3D Printing or CNC Mill – Getting Started

Last year I purchased my first 3D-Printer kit.  Now I built a MPCNC from parts I ordered online.  This is a guide for getting started in 3D-Printing or CNC milling.


You don’t need a printer or mill to get started!

Don’t get me wrong, having one on-hand and seeing it operate is the best way to gain true understanding but even if you purchase a fully functional 3D-Printer with support you won’t be printing anything original.

The power of a 3D-Printer or CNC Mill comes from the ability to realize what you imagine in physical form. To accomplish this you define and model using Computer Aided Drafting and Computer Aided Manufacturing (CAD CAM) programs.


Luckily there is a free package that will get you started.  It takes some time and effort to learn but provides a visual workbench which I found useful.   FreeCAD works for both CNC and 3D design work with a complete Workbench called PATH for CNC CAM work but I haven’t actually successfully worked through the workflow.  I understand you can use FreeCAD from start to finish for CNC milling.

The scripting in FreeCAD is Python and various support libraries.  By design it is incredibly flexible and powerful but I don’t have enough experience with it to rate it.  I only started looking into it’s scripting capabilities and find myself back in OpenSCAD.


OpenSCAD is my preferred package.  OpenSCAD is a scripting language that manipulate the creation and placements of objects.  FreeCAD introduced me to parts (ie, objects) in a visual way. I found that once I had the basics of Part Design, that is, Cylinders, Cubes, Unions, Differences, Intersections, etc.   OpenSCAD made sense.  Scripts can be parametric and reusable.  Scripting is much more efficient that point, click, drag, setting properties over and over again.


While I’ve seen that FreeCAD offers PATH, and Inkscape has a PATH tool, with my limited experience I’ve found ESTLCam to be the easiest and most complete offering.  For a person with 3D printing experience, these are the equivalent to the  ‘Slicer’ (Cura, Slic3r, etc).

ESTLCam is not free!  That said, it is the only one I looked at that out-of-box (OOB) offers Marlin.   There are so many unknowns for me that was comforting.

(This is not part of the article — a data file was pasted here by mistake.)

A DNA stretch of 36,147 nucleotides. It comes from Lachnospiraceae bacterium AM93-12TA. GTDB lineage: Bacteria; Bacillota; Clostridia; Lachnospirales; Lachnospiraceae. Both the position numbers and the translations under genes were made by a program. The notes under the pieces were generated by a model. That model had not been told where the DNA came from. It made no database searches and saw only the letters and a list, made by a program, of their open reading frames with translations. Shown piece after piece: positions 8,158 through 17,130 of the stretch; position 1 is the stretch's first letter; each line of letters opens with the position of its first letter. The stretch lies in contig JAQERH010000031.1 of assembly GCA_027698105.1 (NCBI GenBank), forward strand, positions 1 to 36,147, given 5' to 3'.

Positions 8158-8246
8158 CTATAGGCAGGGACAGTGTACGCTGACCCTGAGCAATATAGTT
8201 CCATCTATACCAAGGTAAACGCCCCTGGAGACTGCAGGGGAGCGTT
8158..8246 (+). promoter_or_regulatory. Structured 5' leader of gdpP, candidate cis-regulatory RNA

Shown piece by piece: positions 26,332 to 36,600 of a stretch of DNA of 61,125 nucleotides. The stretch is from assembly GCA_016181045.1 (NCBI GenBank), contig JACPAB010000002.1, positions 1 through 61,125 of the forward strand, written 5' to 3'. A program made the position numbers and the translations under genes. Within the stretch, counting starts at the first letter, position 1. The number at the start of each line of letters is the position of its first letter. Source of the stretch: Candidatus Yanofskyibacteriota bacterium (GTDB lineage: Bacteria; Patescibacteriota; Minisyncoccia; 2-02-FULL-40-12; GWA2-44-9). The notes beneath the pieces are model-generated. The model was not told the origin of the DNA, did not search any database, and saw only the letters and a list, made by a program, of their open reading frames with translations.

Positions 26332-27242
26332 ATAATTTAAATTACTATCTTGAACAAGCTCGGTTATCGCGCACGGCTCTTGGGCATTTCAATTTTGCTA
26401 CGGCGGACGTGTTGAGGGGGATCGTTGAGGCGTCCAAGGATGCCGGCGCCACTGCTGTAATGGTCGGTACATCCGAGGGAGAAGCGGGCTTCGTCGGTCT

While ESTLCam is not free you can use it without paying money.  There is a timer that will waste 30 seconds of your time as a reminder every time you save a CNC file (generate gcode).  This is annoying enough that if you are  using the product you will pay for it.


Maybe you don’t want to be an expert but you need to understand how your printer works to configure Marlin. A typical controller is the Arduino Mega.  Most have a built in Ramps controller board for four to six steppers but the base processor it an Arduino.

FYI: The Arduino community is very open and robust.  If you want to fully understand how a printer or mill does what it does try building a few Arduino projects.  Arduinos are a great introduction to the circuits design that anyone with an interest can pursue.

Ramps boards provide the means to control several steppers.  Stepper motors work with high currents and need special circuits referred to as drivers.

There are many choices for printer controllers, not all of them based on the Arduino (or Ramps 1.4 boards).  I am only going to talk about RepRap boards, specifically the Rumba.


I’ve worked with several boards now and don’t feel it makes a big difference, at least from a programming view.  The main difference is the number of stepper’s supported.  I like the Rumba because it supports six steppers.  This configuration seems to be ideal for everything I’ve done.

A cheaper board may only offer four steppers and have inadequate MOSFETs.  In addition many boards have open slots for the drivers and can work with many of the available drivers.

The point to take away is that the controller board is an Arduino setup to run a printer.  The Rumba, with six motor controllers, makes a good choice for any robotics project.

Rumba for MPCNC

The MPCNC uses Marlin for firmware.  In Marlin you must have at least one extruder.  The MPCNC has two steppers on both the X and Y axis. Because the Rumba has six drivers it is not necessary to run two steppers on the same driver.  In addition the extruder is ready if you ever want to use the MPCNC as a printer. You don’t even have to install a driver for E1, and I’m sure you could tweak Marlin if you really needed to use the E1 driver.

I also used the Rumba on my project printer.  It supported the dual Z motors on the i3 design and I can easily expand to add a second extruder.

On my Cube I have the MKS board which has five drivers.  It also has dual Z so with two extruders it has both Z motors on one driver.  I’ve ordered a MKS Rumba so I can either go with a Diamond (3 head mixing head) or use the spare driver for the Z axis.

My take-away is that I’ve found the Rumba board with six drivers a great all-purpose controller.  It is more capable, cheaper, and versatile and readily available than the Rambo and has become my first choice for an inexpensive controller.


Design is the first step to mastering 3D Printing.  This does not require a 3D-Printer or any additional purchases.  To experience what your printer is capable of you will need to learn CAD.

3D-Printing and CNC Milling use almost identical hardware and firmware.  The basis for all robotics is control of motors through programmatic handling of inputs and outputs.   Surprisingly the simple little Arduino is often the brain.

Finally, a controller for a Printer (or mill)  consists of an Arduino and RAMPS board.  There are many of these available, Rambo, Rumba, MKS and many more but for the most part they are all setup and programmed the same way.

Start with free software unless you already know CAD and have selected a package.  There are many good free and inexpensive choices to get started with.

Author: Marc

Leave a Reply